African American actresses: the struggle for visibility, by Charlene B. Regester

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By Charlene B. Regester

9 actresses, from Madame Sul-Te-Wan in start of a kingdom (1915) to Ethel Waters in Member of the marriage (1952), are profiled in African American Actresses. Charlene Regester poses questions about triumphing racial politics, on-screen and off-screen identities, and black stardom and white stardom. She unearths how those girls fought for his or her roles in addition to what they compromised (or did not compromise). Regester repositions those actresses to spotlight their contributions to cinema within the first half the 20 th century, taking an educated theoretical, historic, and demanding strategy. (2011)

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Additional resources for African American actresses: the struggle for visibility, 1900-1960

Example text

In the early years of American cinema, the mainstream (Hollywood) film industry frequently prohibited African American actors and actresses from depicting themselves on the screen. Such denial was a means the industry used to render African Americans invisible, as white actors often assumed black roles in blackface. This performative behavior was empowering to whites because it allowed them to vicariously experience blackness. At the same time, it was disempowering to blacks because whites ultimately controlled the black image.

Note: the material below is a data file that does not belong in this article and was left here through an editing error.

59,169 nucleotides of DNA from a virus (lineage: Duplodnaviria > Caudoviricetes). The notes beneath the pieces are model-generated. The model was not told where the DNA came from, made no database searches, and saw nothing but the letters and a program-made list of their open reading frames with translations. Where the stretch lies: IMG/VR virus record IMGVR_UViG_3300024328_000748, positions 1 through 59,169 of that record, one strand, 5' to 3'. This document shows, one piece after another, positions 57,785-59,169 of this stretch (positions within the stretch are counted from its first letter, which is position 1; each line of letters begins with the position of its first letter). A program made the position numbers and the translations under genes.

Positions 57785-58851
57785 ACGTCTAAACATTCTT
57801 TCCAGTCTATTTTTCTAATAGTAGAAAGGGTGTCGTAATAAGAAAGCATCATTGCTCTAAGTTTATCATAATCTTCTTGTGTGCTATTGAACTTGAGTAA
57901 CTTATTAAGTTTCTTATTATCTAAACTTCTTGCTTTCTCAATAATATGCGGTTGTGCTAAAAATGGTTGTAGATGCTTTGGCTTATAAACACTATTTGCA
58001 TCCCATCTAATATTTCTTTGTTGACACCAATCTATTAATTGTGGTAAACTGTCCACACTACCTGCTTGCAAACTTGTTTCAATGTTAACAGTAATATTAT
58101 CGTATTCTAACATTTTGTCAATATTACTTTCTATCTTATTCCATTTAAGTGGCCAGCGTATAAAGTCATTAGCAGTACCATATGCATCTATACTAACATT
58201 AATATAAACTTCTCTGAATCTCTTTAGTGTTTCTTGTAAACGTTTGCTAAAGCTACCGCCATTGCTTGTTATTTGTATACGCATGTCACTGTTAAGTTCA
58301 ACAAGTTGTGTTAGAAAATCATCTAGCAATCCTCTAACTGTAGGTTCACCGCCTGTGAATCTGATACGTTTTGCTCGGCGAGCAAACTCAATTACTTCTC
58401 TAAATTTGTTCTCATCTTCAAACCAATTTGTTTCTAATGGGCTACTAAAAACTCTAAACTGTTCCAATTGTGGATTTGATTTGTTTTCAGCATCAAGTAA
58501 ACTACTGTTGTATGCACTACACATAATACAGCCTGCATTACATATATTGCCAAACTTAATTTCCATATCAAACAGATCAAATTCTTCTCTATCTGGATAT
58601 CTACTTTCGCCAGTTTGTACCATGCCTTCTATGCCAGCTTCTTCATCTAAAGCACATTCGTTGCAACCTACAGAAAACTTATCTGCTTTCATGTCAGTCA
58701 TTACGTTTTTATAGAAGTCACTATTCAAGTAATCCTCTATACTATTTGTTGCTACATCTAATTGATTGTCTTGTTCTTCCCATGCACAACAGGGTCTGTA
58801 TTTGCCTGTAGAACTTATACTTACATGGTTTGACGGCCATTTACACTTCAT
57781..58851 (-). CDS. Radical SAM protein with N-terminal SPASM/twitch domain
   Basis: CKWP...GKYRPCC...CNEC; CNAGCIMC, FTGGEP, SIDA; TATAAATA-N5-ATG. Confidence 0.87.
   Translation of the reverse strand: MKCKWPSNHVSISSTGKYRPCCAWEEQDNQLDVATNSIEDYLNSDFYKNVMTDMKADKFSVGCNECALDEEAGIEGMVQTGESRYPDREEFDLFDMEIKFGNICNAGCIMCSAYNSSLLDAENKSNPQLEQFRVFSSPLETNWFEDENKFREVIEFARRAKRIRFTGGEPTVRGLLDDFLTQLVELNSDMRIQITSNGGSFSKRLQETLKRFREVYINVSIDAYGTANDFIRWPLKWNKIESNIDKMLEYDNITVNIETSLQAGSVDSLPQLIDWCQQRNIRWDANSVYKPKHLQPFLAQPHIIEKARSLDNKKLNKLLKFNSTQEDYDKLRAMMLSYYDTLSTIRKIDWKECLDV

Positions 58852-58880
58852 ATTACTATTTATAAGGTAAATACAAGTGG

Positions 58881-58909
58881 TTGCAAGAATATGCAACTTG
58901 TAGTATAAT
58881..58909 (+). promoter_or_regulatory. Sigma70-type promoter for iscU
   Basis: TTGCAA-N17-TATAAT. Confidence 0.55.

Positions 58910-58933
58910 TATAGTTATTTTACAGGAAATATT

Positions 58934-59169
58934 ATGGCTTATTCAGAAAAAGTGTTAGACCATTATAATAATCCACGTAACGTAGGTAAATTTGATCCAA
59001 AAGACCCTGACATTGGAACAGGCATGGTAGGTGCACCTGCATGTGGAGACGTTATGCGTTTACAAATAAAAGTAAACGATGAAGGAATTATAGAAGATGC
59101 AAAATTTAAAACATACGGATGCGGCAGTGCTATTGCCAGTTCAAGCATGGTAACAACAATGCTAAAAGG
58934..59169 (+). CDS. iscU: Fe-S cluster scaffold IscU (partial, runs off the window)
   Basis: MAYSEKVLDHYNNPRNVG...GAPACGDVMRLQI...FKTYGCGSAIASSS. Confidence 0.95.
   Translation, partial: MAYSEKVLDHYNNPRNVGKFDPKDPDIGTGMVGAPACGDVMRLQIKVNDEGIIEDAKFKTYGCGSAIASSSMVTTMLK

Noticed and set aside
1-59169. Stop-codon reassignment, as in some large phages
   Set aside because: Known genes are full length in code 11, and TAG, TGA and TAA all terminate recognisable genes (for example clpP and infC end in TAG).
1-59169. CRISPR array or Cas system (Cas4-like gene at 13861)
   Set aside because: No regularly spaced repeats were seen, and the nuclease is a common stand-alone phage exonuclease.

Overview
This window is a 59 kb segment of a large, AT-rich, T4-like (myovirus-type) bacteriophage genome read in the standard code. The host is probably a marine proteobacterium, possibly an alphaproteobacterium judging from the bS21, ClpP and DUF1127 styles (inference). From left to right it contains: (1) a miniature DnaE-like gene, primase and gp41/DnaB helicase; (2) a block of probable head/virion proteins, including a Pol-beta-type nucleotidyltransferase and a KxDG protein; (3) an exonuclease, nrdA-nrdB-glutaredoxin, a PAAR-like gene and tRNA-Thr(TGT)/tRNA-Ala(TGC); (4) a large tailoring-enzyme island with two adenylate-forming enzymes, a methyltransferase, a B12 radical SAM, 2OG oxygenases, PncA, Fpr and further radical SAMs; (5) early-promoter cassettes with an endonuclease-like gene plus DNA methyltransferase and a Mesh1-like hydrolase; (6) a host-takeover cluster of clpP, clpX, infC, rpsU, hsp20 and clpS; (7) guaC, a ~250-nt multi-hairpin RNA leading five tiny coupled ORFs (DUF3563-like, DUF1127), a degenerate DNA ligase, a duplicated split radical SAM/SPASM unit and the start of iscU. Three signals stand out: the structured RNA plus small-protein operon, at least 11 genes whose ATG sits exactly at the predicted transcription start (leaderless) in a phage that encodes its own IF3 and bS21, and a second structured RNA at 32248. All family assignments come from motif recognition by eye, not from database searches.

Peter Stanfield notes, “While serving her sentence, [Stanwyck as Taylor] plays an instrumental version of ‘St. Louis Blues’ on a phonograph to cover the sound of prisoners trying to dig their way out. The choice of the song fits neatly alongside 34â•… ·â•… a f r i c a n a m e r i c a n a c t r e s s e s the film’s exploitation of abject and vulgar femininity, as displayed by Stanwyck’s character and the other inmates. ” 79 According to one critic, Ladies They Talk About is effective when it is describing the behavior of the prisoners, the variety of their misdemeanors, their positions in the social whirl outside, their ingenuity in giving an intimate domestic touch to the prison, and their frequently picturesque way of exhibiting pride, jealousy, vanity and other untrammeled feminine emotions.

As Sul-Te-Wan gained some acting experience, she formed her own company, the Black Four Hundred, which consisted of sixteen performers and twelve musicians. 14 As an abandoned wife and mother, Sul-Te-Wan sought help from J. W. Coleman, an employment agent who got assistance for her from the Forum Club, an organization devoted to cultural presentations and designed to assist those in need of food and shelter. Adamant that her family would not accept charity, Sul-Te-Wan agreed to her oldest son’s proposal that the family sing for the attendees at the Forum Club in order to earn the benefits the family received.

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